There are times when nature asks us for help.
Whether it’s the harbinger that our climate is spiraling out of control due to calamity or the extinction of animal species, humans have a responsibility to meet its needs.
Sometimes it’s in the form of an animal crying out for help.
Many animals are injured or trapped even in their natural habitat. Some get cut, while others get caught in traps and trash. In these cases, humans should go rescue them.
A wild deer named Eva arrives to get help from this woman.
According to Rasa and Marlis, the couple who own the house and yard, Eva and the rest of the herd often pass through their area on their migration.
Deer live in a variety of ecosystems.
They are often seen in grasslands, rainforests, and mountains. But when there is a human civilization near their habitat, they get used to their presence and make themselves “at home” in the suburbs. That’s why they’re comfortable visiting Rasa and Marlis, especially since they know they’re completely harmless.
Big game is also known to migrate across the country.
The U.S. Geological Survey has started a mapping project to map out common big game migration routes to keep it open and functional, safe and healthy for big game passage. Big game are hoofed animals such as mule deer, moose, bison, elk, and pronghorn. However, even marking these routes as safe zones, they can still hurt themselves along the way.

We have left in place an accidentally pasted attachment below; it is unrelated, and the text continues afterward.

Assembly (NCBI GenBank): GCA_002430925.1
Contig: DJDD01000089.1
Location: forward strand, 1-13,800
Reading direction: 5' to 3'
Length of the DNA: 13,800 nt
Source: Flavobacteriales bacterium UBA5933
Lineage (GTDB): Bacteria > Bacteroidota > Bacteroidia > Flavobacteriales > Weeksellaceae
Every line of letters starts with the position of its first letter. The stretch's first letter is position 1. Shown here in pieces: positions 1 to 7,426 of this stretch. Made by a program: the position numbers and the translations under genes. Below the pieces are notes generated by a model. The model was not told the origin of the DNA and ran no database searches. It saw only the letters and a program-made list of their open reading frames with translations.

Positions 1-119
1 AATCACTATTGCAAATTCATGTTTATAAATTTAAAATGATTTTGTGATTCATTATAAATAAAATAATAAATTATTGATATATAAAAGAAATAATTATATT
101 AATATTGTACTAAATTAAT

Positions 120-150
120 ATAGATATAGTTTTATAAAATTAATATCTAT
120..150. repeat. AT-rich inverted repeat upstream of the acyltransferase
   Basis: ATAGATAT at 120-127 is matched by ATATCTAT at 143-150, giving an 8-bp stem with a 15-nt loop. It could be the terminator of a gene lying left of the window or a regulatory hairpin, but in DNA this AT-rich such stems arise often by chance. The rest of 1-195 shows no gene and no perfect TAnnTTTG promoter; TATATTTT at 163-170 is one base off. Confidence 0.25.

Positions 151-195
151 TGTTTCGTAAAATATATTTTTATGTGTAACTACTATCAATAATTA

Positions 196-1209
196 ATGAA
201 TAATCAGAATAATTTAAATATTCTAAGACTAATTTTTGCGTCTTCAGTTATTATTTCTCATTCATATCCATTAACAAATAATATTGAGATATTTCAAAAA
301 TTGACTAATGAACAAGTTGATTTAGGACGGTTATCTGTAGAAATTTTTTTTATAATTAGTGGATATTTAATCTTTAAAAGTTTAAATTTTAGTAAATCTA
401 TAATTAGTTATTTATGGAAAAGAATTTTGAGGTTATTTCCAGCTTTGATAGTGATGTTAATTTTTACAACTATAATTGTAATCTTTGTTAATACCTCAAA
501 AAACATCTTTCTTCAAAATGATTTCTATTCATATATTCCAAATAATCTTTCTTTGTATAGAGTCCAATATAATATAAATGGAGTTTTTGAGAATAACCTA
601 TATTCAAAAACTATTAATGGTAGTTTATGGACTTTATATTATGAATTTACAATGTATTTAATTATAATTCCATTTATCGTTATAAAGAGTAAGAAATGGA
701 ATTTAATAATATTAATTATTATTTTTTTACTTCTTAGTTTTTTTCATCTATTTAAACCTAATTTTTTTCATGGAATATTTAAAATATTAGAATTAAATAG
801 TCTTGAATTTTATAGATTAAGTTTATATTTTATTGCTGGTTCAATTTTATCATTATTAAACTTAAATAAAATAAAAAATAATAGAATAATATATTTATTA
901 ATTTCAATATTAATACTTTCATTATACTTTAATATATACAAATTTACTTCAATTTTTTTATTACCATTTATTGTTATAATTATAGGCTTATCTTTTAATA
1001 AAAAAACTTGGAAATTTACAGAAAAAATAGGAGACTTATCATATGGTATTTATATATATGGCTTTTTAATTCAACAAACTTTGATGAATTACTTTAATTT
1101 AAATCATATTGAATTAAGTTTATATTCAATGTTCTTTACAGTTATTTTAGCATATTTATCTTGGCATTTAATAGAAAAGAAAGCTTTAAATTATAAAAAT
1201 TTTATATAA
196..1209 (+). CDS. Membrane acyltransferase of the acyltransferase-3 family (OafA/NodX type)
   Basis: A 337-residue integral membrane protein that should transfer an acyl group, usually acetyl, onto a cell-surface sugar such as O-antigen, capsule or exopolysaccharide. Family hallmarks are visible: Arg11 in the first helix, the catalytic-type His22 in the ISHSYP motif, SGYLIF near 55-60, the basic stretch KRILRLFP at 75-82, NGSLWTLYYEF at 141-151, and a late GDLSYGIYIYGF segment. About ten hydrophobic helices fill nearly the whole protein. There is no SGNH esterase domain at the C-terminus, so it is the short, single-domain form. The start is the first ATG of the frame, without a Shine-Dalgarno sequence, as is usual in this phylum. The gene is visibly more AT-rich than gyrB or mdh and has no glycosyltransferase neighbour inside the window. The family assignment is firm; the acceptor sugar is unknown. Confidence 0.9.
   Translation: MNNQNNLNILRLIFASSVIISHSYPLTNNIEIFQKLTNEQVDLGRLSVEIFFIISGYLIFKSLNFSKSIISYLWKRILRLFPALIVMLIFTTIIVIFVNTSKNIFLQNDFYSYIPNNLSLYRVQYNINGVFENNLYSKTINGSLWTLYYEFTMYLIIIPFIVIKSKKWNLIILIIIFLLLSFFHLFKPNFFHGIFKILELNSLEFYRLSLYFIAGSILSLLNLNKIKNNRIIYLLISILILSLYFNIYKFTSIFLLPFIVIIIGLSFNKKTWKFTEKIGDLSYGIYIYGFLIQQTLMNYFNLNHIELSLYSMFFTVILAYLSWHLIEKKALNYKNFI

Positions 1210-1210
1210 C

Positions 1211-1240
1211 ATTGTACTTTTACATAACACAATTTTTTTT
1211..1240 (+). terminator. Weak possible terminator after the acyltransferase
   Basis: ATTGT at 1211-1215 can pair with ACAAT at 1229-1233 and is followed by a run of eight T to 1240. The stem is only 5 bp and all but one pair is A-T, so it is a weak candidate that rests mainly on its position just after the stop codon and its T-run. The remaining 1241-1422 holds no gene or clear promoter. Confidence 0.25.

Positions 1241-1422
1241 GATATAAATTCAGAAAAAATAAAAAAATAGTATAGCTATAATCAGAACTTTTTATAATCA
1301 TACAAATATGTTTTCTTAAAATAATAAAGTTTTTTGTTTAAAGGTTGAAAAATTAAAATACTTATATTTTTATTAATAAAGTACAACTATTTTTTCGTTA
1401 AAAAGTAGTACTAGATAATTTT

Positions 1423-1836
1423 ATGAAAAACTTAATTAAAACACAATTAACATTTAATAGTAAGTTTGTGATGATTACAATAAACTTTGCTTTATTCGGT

This was the case with Eva’s injuries.
The couple are no longer strangers to Eva and the rest of the family.
Every time they pass their house, the deer are free to roam, and they like to nibble on their clover and some flowers, too.
So when they spotted Eva lying there, they knew something was wrong.
Marlis approached Eva to watch her, and she saw two scratches on her back.
Then she inspected the rest of Eva’s body.
She ran her hands through her legs, belly and head. This gesture seems to calm Eva.
And as anyone would in cases like these, Marlis went inside to get a rescue salve that can help heal Eva’s wounds.
She applied the balm to Eva, who looked relieved.
The rescue balm was natural and is made from flowers, which Marlis shared that Eva loved so much. It is also safe for animals. The cream not only ensures quick recovery, but also keeps the wound away from infections.
Eva showed her appreciation afterwards by giving him a “foot massage.”
Our role as humans on Earth is to care for the rest of living things. We have the highest and most significant ability to care for plants and animals that cannot care for themselves all the time. Giving them a hand is also helping Mother Nature.